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Our lake house: Renovation goals
How we're approaching the remodel—and a peek at a few "before" photos
Teahouse is a newsletter about home, travel, and community. Here you’ll find renovation documentation and destination inspiration alongside a curation of things I’m creating, consuming, and coveting right now.
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The last couple of weekends up at the lake house have been a revolving door of architects, builders, and designers as we figure out how to put together a team for our renovation this winter.
Even though we’re no stranger to remodeling at this point, starting from the beginning always feels sort of insurmountable—when EVERYTHING is one big question mark.
Today I’m going all in on our months-long thought process around the remodel and sharing all the background that we’ve been talking through with contractors.
The planning method
When approaching a remodel, my process begins with some soul-searching and fact-finding. Mike and I always have several conversations and a couple of domestic disputes over the course of several months to reach common ground on a few things:
Our lifestyle: How do we plan to live in and use the home? What are our main activities in and out of the home? How should it evolve with our 3-, 5-, or 10-year needs?
Current challenges: What are our biggest challenges and frustrations with the current home? What about the house doesn’t currently meet our most important wants and needs?
Renovation goals: What do we hope to accomplish with the remodel? What does a successful end product look like?
Aligning on all of this *stuff* between the two of us—and then documenting it—is so extremely helpful in communicating with architects, designers, and builders.
We used to roll out of bed, meet with a builder, and then casually bring up random ideas that popped into either of our heads during a walk-through. I call this the “it would be cool if” method, because we would just blab about things that would be cool if we did.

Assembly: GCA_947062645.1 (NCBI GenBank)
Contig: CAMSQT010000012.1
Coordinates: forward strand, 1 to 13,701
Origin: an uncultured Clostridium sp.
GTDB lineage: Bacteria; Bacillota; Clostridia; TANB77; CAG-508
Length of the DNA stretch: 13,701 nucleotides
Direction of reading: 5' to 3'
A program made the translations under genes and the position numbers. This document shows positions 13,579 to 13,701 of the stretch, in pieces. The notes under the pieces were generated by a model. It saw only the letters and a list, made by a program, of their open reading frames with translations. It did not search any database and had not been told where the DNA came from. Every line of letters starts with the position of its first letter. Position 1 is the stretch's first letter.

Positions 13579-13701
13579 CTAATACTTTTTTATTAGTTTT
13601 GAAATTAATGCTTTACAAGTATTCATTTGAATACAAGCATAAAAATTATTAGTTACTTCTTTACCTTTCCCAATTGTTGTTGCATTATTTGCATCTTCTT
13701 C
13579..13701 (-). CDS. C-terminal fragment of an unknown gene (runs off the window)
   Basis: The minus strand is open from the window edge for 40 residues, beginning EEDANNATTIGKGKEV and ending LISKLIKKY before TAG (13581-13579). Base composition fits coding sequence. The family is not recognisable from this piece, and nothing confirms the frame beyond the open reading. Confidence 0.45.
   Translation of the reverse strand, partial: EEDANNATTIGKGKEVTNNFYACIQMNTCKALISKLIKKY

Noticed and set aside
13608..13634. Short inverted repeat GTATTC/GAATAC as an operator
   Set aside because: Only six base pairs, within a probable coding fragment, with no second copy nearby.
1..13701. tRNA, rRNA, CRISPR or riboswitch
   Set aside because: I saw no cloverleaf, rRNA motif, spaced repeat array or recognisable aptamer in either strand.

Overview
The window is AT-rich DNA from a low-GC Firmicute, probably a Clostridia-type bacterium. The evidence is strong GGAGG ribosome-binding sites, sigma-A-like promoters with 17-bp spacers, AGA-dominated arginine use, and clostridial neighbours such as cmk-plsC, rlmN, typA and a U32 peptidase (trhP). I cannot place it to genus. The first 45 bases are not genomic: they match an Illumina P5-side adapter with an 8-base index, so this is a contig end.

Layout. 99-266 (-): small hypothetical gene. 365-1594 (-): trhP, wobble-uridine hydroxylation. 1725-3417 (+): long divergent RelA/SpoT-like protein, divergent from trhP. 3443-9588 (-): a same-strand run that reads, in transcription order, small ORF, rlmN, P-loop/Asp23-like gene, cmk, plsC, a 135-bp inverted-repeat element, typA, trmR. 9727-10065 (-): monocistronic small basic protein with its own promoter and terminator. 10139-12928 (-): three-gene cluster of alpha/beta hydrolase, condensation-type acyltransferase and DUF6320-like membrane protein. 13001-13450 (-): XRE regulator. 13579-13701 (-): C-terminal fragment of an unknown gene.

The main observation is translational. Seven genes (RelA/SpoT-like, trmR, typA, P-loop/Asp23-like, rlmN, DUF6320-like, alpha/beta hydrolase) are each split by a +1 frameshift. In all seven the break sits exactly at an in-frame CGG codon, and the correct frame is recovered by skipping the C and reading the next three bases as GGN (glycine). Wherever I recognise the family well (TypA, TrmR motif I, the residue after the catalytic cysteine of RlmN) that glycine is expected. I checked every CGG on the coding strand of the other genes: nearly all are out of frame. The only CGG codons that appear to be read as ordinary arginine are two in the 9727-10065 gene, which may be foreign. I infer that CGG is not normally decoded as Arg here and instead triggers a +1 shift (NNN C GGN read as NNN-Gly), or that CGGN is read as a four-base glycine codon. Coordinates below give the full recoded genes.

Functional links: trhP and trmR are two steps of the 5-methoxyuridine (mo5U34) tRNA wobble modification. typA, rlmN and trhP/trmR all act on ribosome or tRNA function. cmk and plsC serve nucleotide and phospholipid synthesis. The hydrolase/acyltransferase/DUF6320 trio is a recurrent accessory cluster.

Builders would probably hear “and then we thought it’d be cool if there was a boat house with a deck on top of it… and what if we popped the top to open up the attic?” and wonder where our $1 million budget was going to come from. It was not productive.
Getting it all down in writing means the conversations we’re having with contractors are more clear and consistent. And, helping people clearly understand our priorities means they’re better equipped to make recommendations to meet our lifestyle.
Note: These photos are truly the *before before* photos—with furniture and decor from the previous owner. While we haven’t invested a ton into decorating the space, rest assured I have not been living with a fishing net hung over our windows as a design element.
How we live in and use the home
A year into lake house ownership, we’ve really gotten to understand what our mountain life looks like in practice. When we first bought, we imagined it’d be a three-season (summer + fall + winter) house—spring is pretty cold and slushy in the mountains! In reality, we used it more than anticipated in the summer and less than anticipated in the winter. We’re here every free summer weekend that we have, but we only came up 3-4x times in the colder months.
We primarily head up to the lake by ourselves for weekends at a time, with the occasional visit from friends. When we do have visitors, typically it’s one or two other couples, and the occasional baby or dog.
A typical day starts with coffee on the deck or down by the lake. We make breakfast, spend most of the day out and about hiking or boating, and often come back home to cook dinner. Most of the time we’re both in the kitchen at once, and we love to have guests hanging out while we cook. We grill often and eat on the deck whenever the weather allows. In the evenings, we’re usually curled up in the living room with our pups, and we have the occasional firepit hang down by the lake.
We love having a quiet office space in the attic that offers the privacy to take calls. And the dirt space off the deck behind the house is used as a dog run for Steve and Cleo.
Our main activities outside the home
When we’re in Grand Lake, you’ll find us boating, hiking, cycling, skiing, golf, and fishing. We want to be able to store our gear and grab-and-go whatever we need easily. Having two parking spots in the garage is much needed for the winter months, when our road out front gets heavy snow.
How it needs to evolve to meet our needs